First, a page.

4th October: Premier League Broadcasting D-Day?
First published on The Tomkins Times.
The Premier League (PL) will soon find out whether they have won or lost a court case that may totally change the way supporters watch PL football. This will have significant implications for every PL club, including Liverpool. Yet very few people yet seem to be aware of what is just around the corner.
On 4th October 2011, the European Court of Justice (ECJ) will rule on whether the way the PL sells its broadcasting rights in the European Union (EU) is legal.
The central question is whether an EU citizen should be able to legally find a live PL broadcast from a legitimate broadcaster, pay a subscription and view the game. As the exclusive PL broadcaster (along with ESPN) Sky argue that UK citizens should only be able to view PL matches by subscribing to Sky.
However there is a realistic chance such exclusivity will be deemed illegal. Such a ruling would send the PL scurrying back to the drawing board in order to commercialise its broadcasting revenues in the EU. More significantly, Sky, having ploughed billions of pounds into the PL since 1992, would presumably be less inclined to invest such large sums again – and that would have a major impact on the finances and budgets of every PL club.
To understand why this is happening, let’s go back to the case’s humble beginnings. You may recall the case of a Portsmouth pub owner, Mrs Karen Murphy, who used decoder cards imported from Greece to show PL games. She’s hardly the only one. QC Leisure is a stockist and supplier of foreign decoders to pubs and the general public in the UK. (There is a third case called Euroview but for simplicity’s sake, I will highlight just these two cases).
Mrs Murphy was prosecuted by Media Protection Services Limited for the use of an “illicit” Greek decoder card. QC Leisure was sued for copyright infringement by the PL. In their defences Mrs Murphy and QC Leisure both raised questions about the relationship between the EU principles of free movement of goods and services and highly lucrative European broadcasting rights. This led to a series of questions being referred to the ECJ by the English courts.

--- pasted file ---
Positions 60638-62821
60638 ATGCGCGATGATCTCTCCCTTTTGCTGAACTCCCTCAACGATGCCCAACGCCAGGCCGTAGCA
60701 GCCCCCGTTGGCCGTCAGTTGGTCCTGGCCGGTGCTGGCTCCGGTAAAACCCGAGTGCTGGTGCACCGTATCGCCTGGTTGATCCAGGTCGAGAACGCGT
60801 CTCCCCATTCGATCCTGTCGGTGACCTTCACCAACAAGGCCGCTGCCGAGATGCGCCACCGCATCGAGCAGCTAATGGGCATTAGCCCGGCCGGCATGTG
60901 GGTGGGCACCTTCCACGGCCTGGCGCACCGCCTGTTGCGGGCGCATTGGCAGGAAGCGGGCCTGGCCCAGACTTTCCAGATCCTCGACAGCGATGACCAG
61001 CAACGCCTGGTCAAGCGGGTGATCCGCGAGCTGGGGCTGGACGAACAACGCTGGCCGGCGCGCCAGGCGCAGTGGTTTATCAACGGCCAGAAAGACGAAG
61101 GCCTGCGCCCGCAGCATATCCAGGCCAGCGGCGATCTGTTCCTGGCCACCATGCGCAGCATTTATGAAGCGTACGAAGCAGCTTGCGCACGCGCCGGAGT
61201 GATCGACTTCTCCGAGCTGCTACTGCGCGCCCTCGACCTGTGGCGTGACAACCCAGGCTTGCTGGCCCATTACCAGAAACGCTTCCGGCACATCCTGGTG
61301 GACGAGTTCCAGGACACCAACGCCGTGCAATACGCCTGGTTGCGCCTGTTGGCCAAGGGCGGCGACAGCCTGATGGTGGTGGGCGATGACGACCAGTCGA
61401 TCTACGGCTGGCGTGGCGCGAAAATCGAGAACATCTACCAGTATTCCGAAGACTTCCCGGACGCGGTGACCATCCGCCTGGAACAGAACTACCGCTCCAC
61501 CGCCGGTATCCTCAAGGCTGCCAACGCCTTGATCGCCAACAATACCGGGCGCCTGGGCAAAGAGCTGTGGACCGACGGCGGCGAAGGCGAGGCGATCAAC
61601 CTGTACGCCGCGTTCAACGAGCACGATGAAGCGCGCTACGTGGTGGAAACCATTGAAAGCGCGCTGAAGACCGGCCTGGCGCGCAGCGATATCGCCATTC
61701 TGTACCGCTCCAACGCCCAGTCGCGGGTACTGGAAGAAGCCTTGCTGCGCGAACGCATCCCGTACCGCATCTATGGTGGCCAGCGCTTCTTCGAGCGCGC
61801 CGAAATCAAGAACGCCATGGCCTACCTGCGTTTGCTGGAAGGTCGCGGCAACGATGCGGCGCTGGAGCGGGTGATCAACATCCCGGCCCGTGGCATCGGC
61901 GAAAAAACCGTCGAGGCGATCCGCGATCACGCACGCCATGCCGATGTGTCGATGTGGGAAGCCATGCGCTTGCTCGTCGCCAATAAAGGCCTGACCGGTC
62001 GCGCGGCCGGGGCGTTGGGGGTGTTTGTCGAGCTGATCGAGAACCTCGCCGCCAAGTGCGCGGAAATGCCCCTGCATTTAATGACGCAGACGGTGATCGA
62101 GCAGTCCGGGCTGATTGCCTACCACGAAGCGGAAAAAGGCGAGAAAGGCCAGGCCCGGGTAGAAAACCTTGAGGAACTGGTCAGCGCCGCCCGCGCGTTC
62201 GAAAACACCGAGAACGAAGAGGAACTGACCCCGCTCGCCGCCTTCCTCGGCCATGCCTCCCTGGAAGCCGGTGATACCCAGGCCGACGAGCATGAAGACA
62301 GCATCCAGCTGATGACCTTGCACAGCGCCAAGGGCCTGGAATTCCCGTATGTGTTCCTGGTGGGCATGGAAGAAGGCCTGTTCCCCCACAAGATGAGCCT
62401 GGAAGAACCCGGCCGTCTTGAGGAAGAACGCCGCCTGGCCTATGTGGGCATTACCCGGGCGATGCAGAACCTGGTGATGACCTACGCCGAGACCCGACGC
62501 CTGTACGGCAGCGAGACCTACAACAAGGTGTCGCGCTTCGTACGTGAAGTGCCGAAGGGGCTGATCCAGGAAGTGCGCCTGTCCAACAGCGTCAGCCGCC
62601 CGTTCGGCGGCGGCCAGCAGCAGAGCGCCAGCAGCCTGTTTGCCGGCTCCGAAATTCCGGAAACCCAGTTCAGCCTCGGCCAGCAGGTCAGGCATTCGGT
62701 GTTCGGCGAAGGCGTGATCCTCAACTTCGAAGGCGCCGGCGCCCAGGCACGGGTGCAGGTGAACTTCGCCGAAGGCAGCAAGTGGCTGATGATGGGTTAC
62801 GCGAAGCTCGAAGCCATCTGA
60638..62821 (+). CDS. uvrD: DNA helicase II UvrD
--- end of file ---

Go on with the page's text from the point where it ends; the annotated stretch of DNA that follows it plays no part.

(It is important to note that this is not the same thing at all as internet piracy. Here Mrs Murphy was paying a legitimate subscription to a legitimate broadcaster who had won the rights in a PL auction to be the authorised broadcaster in that Member State.)
Mrs Murphy and QC Leisure argue that the way in which the PL enters into its contracts with various broadcasters throughout the EU, among other things, infringes EU principles of free movement of goods and services and EU competition law. They argue that the PL restricts:
1.the ability of PL rights holding broadcasters to screen live pictures outside their own designated territory; and
2.the capacity of Mrs Murphy or QC Leisure to either view, or purchase decoders to view, live PL matches from any source other than the exclusive national Premier League rights holding broadcaster (i.e. Sky and ESPN can only broadcast their exclusive pictures in their allotted UK territory).
Where Have We Got To So Far?
Earlier this year a European judge called the Advocate General (AG), gave her reasoned opinion on the matters of European law. It is fair to say that AG Kokott was pretty blunt. Simply put, partitioning individual Member State countries and allocating exclusive broadcasters for each territory was at odds with the internal European market. She believed that consumers should be able to search the European market for the cheapest product and not be exclusively tied into a broadcaster because of where that consumer lives.